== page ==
The physicians must medically direct qualified providers in two, three or four concurrent cases and perform the following seven steps to bill for medical direction and become eligible for reimbursement.
- Perform a pre-anesthetic examination and evaluation
- Set up an anesthesia plan
- Participate personally in most critical and demanding procedures in anesthesia plan such as induction and emergence
- Make sure that a qualified individual performs every procedure in the anesthesia plan that are not performed personally
- Supervise the course of the administration of anesthesia at frequent intervals
- Be physically present and available in case of immediate diagnosis and treatment of emergency cases
- Provide post-anesthesia care as specified
If any of these steps are not performed or a task which is not permitted in medical direction is performed, then it is medical supervision which will lower the payment. Hence, the physician should document all the details of medical direction correctly.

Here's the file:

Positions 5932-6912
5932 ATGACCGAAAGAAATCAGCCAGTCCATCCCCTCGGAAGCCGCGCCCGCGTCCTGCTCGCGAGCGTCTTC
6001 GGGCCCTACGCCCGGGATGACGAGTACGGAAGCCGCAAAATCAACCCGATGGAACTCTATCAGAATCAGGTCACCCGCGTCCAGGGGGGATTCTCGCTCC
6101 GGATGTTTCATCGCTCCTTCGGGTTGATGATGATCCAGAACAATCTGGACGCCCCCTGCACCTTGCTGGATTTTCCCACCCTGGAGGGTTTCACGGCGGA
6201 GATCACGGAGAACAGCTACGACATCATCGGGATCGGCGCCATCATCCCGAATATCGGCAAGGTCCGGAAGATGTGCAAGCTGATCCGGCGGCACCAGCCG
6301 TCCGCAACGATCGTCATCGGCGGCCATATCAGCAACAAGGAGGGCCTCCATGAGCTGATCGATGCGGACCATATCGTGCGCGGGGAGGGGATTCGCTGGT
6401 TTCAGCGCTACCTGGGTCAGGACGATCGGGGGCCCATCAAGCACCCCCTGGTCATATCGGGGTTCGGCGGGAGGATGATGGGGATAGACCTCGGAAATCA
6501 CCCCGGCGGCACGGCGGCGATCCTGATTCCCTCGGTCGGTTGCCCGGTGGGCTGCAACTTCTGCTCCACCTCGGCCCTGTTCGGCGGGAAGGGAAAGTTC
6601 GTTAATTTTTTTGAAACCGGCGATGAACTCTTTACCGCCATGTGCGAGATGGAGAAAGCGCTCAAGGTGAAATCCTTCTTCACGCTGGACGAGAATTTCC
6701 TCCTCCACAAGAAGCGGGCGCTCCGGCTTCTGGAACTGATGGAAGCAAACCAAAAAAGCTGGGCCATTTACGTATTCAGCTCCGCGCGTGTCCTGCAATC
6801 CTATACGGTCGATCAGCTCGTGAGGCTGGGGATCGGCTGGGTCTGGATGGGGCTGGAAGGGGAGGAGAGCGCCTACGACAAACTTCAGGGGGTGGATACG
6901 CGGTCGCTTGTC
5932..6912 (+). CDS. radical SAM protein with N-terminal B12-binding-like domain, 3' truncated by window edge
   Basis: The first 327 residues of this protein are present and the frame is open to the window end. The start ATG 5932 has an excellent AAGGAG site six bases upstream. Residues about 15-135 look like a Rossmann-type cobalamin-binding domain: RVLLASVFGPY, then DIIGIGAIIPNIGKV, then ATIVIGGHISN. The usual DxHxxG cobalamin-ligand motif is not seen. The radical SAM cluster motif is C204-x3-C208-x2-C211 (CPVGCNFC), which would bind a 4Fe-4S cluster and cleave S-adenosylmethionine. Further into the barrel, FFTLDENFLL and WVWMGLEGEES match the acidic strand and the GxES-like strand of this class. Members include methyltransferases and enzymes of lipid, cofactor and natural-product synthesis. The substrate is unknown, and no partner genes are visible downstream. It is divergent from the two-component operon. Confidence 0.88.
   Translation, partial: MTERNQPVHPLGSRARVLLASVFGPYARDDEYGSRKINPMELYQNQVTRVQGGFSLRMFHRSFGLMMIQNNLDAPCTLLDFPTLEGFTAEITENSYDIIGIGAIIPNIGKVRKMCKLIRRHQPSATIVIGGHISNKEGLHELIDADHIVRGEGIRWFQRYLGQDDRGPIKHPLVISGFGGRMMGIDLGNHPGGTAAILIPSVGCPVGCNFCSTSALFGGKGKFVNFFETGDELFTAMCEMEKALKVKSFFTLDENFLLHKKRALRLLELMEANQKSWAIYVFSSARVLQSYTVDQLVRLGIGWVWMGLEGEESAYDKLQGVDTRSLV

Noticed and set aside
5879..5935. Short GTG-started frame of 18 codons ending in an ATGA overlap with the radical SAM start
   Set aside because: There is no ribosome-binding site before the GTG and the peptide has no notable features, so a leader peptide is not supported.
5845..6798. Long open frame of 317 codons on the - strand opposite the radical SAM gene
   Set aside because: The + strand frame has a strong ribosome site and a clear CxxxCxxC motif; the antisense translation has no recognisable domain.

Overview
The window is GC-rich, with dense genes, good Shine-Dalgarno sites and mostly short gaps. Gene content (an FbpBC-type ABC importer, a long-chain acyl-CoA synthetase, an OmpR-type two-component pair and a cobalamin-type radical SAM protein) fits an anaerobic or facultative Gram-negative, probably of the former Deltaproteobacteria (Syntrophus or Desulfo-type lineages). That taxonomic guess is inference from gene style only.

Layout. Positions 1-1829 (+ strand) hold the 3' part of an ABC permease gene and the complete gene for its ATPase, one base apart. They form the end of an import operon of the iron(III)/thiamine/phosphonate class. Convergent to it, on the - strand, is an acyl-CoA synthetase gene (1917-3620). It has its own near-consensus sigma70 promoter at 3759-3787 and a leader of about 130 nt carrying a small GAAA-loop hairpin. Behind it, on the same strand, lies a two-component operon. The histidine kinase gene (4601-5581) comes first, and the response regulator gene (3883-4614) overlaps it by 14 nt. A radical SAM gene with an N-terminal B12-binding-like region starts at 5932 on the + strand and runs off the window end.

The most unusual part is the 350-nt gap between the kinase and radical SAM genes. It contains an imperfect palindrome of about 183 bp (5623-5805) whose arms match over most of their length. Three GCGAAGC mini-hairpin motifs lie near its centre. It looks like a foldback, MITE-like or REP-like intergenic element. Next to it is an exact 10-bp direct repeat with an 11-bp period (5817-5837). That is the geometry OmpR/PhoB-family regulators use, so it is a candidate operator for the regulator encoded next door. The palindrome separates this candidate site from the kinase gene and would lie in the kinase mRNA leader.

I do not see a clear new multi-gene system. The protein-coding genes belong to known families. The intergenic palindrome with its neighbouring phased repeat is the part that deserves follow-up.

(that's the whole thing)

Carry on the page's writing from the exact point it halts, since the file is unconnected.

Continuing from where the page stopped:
Coders would use the modifier QK to identify the physician’s medical direction of two three or four concurrent cases and CRNA service; and QY to identify physicians’ medical direction of one CRNA. If the Centers for Medicare and Medicaid Services (CMS) can’t find adequate documentation of medical direction during audits, anesthesia practices will have to pay back the difference in payments.
To sum up, when coding for anesthesia, it is vital to stop assuming anything and keep up with the policies and guidelines of carriers. Be aware of all evolving rules that apply to the states (dollar amounts are assigned for specific geographic areas or simply conversion factors) for correct anesthesiology medical coding.